John McCain and the Music Makers

Senator John McCain’s presidential campaign recently raised the hackles of a number of prominent recording artists for using their music in TV ads and at rallies.1 The all-star lineup of affronted artists included Van Halen (for use of “Right Now;” they also objected to George W. Bush’s use in 2004), Foo Fighters (for use of “My Hero” at rallies),John Mellencamp (for use of “Pink Houses”), Jackson Browne (for use of “Running on Empty” by the Ohio Republican Party in ads supporting McCain), Ann and Nancy Wilson of the band Heart (for use of “Barracuda” in introductions for Vice Presidential candidate Sarah Palin), and the Warner Music Group (for use of Frankie Valli’s “Can’t Take My Eyes Off You” in ads mocking Barack Obama as a “celebrity.”)2 Some, like the Wilsons, cited opposition to the Republican ticket as their reason for protesting the use of their music. Others, like Van Halen, simply oppose of the use of their music for any political purpose. Regardless of motivation, they almost all rely on the law of copyright to enjoin further use of their music. What rights do recording artists have in circumstances like these? How would Senator McCain go about using the music free of challenge?

The Exclusive Rights of the Artist

Copyright law in the United States is authorized by Article I, Section 8, Clause 8 of the United States Constitution and codified in Title 17 of the United States Code. Copyright applies to “original works of authorship fixed in any tangible medium of expression,” “musical works, including any accompanying words,” and “sound recordings,” among other things.3 The bifurcation of “musical works” and “sound recordings” can be confusing for copyright novices. For the purposes of copyright, composing music, i.e. coming up with a melody and accompanying lyrics and committing them to paper entitles one to a right in that composition. When the song is played and recorded, a separate copyright is created that applies to the recording itself, distinct from the underlying composition. The same person may have the copyright to the composition and the recording, or they could be held by a separate composer and performer.

These two copyrights bestow slightly different sets of rights on the holders. Composers of musical works have the right to a fee (set by statute) for every copy of a recording of their work produced4, and an exclusive right to public performance of their work, whether live or on a recording.5 Copyright holders for sound recordings have the exclusive right to control reproduction6 and distribution7 of their recording, but not over the public playing of the recording.8 There is an exception – if the public performance involved a digital audio transmission, then the performer needs to clear rights for the sound recording pursuant to 17 U.S.C. § 106(6).9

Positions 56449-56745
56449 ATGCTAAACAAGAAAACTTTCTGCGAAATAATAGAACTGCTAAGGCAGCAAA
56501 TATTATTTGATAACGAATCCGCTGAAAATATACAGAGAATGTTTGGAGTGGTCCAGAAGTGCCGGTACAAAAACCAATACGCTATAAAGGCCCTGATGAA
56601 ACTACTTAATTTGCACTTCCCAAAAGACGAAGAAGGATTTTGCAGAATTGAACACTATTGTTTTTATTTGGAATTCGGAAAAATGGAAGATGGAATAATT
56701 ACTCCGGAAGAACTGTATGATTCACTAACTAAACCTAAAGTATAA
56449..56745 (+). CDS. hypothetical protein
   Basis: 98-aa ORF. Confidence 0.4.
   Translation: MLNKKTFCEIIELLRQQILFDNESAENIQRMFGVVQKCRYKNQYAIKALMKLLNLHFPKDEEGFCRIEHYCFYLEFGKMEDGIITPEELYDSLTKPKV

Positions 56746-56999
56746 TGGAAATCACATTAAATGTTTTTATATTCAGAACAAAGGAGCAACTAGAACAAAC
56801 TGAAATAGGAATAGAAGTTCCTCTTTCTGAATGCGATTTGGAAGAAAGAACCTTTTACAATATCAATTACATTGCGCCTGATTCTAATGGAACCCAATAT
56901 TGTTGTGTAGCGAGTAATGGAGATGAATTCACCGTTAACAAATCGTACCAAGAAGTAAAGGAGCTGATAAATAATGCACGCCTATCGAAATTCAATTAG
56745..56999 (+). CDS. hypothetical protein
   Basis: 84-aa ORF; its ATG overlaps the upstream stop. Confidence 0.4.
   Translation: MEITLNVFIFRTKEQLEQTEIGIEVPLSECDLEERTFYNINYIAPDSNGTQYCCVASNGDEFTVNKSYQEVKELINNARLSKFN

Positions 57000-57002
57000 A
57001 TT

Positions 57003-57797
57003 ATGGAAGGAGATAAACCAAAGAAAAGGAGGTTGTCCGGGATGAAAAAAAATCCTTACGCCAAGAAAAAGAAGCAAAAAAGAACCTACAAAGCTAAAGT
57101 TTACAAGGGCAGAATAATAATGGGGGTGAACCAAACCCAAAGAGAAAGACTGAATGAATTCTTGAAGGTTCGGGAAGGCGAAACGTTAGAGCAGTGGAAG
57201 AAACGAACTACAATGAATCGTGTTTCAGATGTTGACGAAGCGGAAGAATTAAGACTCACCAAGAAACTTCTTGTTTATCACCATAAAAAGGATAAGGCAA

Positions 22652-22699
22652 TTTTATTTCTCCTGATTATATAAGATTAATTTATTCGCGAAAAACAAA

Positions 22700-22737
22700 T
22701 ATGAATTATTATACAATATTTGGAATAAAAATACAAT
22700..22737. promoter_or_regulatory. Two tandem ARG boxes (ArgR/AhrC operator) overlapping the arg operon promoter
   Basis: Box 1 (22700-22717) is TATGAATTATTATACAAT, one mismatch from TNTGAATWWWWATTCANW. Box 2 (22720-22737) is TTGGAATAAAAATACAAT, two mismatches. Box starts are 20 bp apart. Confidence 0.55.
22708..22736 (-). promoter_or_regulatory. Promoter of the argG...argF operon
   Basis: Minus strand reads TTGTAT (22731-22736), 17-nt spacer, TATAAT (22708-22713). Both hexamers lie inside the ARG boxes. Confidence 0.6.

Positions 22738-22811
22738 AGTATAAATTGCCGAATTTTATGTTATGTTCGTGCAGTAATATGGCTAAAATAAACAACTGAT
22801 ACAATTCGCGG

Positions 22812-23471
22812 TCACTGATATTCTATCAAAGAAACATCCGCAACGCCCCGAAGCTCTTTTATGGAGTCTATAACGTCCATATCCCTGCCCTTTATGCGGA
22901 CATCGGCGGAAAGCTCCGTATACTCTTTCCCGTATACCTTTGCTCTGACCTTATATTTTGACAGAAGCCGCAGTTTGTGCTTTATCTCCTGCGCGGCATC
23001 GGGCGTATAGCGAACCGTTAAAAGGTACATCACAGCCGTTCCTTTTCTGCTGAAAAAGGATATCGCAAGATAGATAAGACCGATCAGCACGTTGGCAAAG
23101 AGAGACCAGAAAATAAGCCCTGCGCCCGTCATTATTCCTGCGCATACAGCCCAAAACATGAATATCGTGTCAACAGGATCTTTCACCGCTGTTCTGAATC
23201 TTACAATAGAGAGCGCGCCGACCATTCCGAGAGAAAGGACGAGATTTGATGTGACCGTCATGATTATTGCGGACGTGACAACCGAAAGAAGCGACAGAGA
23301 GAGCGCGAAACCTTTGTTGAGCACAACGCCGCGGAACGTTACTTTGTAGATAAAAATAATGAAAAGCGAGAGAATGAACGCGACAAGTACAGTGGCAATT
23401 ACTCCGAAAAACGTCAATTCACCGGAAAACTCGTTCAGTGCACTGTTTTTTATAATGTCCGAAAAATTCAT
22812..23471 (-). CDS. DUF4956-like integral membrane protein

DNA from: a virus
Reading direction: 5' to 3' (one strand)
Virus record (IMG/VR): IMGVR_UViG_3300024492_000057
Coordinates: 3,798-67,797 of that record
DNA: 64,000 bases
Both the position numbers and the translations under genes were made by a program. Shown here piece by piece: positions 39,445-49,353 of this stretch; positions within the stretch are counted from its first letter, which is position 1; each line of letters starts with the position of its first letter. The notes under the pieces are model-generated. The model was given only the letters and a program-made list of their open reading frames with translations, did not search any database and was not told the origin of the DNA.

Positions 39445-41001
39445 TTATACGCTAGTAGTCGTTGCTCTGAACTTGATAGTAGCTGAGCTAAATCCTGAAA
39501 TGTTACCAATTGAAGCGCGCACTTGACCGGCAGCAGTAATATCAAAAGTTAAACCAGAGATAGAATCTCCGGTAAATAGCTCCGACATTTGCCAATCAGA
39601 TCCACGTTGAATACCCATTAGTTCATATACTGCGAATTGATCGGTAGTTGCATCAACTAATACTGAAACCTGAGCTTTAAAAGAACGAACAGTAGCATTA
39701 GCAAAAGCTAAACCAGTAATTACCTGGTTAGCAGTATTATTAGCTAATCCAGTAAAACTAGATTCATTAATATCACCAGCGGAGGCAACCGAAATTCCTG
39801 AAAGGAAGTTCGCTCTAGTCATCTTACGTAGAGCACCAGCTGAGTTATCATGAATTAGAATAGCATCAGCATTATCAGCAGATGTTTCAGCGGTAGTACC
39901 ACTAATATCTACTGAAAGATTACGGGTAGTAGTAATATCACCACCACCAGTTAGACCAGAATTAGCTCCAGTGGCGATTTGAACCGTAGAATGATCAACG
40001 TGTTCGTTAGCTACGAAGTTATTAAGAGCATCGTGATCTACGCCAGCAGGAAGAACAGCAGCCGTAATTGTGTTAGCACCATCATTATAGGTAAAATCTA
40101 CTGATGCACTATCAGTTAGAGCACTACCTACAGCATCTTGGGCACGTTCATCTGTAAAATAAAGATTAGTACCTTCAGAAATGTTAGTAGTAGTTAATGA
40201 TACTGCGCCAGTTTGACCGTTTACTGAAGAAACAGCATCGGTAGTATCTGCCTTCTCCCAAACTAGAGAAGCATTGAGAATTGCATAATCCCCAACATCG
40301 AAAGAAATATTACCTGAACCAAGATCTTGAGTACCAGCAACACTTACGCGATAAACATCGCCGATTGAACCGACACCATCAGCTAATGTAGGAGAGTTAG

So how does all this apply to John McCain? Let’s start with the rallies. If we assume that McCain’s campaign legally obtained a copy of “Barracuda,” then no rights pertaining to the recording itself are infringed when it’s played at a rally. However, the campaign is on the hook for publicly performing the underlying musical composition: it is the Wilsons’ exclusive right to grant the campaign a license. Had McCain’s aides or a cover band performed the music live, he still would have needed to get the permission of the songwriters. This is the same right your high school chorus and college a capella groups had to (ostensibly) clear before adding a copyrighted song to their repertoires. Based on the artists’ after-the-fact reactions, it seems likely that had the McCain campaign approached each one of the aforementioned artists to seek a license to publicly perform their work, the answer would have been no. But the McCain campaign secured permission through another route: a license from ASCAP, as explained below.

In the case of television or web-hosted videos, the campaign would also have to clear sound recording rights (because the recording is being reproduced in their motion picture work), in addition to the public performance license they would have already secured from ASCAP.

ASCAP and Copyright Collectives

ASCAP (American Society of Composers, Authors and Publishers) and BMI (Broadcast Music Incorporated) are the largest copyright collectives in the United States. A copyright collective serves two primary functions: it assists the copyright holder in monitoring violations and enforcing their copyrights, and it assists an entity wishing to use copyrighted material in identifying copyright holders and negotiating licenses with them.10 Copyright holders give authority to the collective to licenses their works, enforce their copyrights, collect royalties, and redistribute those royalties to the copyright holders. One type of license, the kind that the McCain campaign presumably obtained from ASCAP, is a “blanket license”, which gives the licensee the right to perform any work from their entire catalog.11